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“"Obviously after yesterday I've probably reached my boiling point," Jackson said Monday. After spending most of his first season as Raiders coach refusing to criticize officials publicly, Jackson snapped after the latest game that included four personal fouls, including three on one touchdown drive by Minnesota in the first quarter. "All I ask is that when people deal with our football team, that it's done fairly," Jackson said. "Now across the league everyone says everything is fair, and I'm not saying that it's not. But yesterday it was one game that I felt very uncomfortable with what had happened. I was able to address it today. I said what I said yesterday and felt very strongly about and still feel strongly about it today. But I'm going to move on from that because that does me no good, our football team no good." Jackson said he did not expect to get fined for his comments and the league would address the complaints publicly. NFL spokesman Greg Aiello said coaches can call head of officiating Carl Johnson for explanations of any calls and that the league looked forward to answering Jackson's questions. The latest penalty spree started on a first quarter drive when defensive tackle Tommy Kelly was called for a blow to quarterback Christian Ponder's head on a sack that would have forced a punt. Linebacker Aaron Curry then received 15 yards for what the officials called roughing a defenseless receiver on a completion to Kyle Rudolph and safety Tyvon Branch was whistled for a facemask on Percy Harvin. Defensive lineman Desmond Bryant was later called for unnecessary roughness in the fourth quarter. The Raiders have already committed 17 defensive personal fouls this season -- more than double the total of 29 teams and the most in the league since the Chiefs had 19 in 1998. "The thing about it is football is a game full of personal fouls," said Curry, who has three in just five games with Oakland. "They're all personal. It all depends on whether a referee decides to throw his flag or not. Every hit we make, they're all borderline." Oakland finished the game with 12 penalties for 117 yards. That keeps the Raiders on a record-setting pace. At this rate, Oakland would finish the season with 164 penalties for 1,427 yards -- surpassing the totals of 158 for 1,304 yards by Kansas City in 1998. Jackson vowed at the beginning of the season to solve the penalty woes. He has had officials at most practices to try to curtail the infractions and the players have instituted fines for some penalties. They're still happening, so now Jackson is taking a different tack. "At the end of the day, we still need to get better at doing what we do, but on top of that I just want to make sure that just because we do need to get better in some areas people aren't saying, 'OK, let's have a great day throwing this flag today because there's the Raiders out here,' " Jackson said. "I think it's been addressed and we'll go forward." In years past, penalties played a role in the Raiders' struggles. Oakland has committed at least 100 penalties every year since 2000, including during a run of eight straight seasons without a winning record. So far, the Raiders (6-4) have been able to overcome the penalties and are in first place in the AFC West. "We've got better players than we had in the past," Kelly said. "I've been around here eight years so I pretty much know what we've had in this locker room and we have better players. But we're also making the job a lot harder than we have to. We say that to ourselves a lot on the sideline. But in the end all you've got to do is win the game."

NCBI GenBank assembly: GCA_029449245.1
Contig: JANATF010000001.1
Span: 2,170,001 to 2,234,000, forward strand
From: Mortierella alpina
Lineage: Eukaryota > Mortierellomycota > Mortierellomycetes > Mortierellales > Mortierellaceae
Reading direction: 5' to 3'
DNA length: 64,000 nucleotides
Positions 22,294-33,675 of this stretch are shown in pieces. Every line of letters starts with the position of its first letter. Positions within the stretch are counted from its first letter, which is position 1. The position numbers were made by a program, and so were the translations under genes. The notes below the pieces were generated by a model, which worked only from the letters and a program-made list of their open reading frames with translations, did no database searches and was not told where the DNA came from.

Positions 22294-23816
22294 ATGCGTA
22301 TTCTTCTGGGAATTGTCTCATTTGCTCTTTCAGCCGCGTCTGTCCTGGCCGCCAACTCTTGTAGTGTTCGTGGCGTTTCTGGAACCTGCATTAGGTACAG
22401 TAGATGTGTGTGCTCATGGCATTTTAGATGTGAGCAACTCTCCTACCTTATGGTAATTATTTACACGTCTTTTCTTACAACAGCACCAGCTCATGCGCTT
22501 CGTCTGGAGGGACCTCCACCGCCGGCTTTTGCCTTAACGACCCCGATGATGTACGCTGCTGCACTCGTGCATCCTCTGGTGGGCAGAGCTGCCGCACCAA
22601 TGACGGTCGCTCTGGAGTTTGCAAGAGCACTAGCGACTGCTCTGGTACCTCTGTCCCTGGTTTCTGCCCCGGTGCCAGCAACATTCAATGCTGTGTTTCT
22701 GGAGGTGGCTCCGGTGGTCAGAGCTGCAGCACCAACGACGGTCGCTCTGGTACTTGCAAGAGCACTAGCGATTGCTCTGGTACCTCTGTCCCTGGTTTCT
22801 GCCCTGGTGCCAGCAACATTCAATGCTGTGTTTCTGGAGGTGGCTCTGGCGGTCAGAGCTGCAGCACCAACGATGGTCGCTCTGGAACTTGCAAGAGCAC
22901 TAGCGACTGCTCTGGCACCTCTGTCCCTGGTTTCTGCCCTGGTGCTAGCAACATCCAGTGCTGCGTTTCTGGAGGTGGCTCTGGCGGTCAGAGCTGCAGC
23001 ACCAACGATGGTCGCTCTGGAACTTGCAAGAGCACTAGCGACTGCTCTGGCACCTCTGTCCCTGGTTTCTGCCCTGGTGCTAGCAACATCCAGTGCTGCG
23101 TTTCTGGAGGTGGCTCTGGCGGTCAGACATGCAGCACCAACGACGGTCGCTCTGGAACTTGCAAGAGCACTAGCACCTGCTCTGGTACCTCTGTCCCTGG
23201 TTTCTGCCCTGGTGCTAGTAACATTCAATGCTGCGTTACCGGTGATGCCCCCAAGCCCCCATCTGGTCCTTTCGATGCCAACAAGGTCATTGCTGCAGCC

All I ask is that when people deal with our football team, that it's done fairly.” -- Coach Hue Jackson
on refs' treatment of Raiders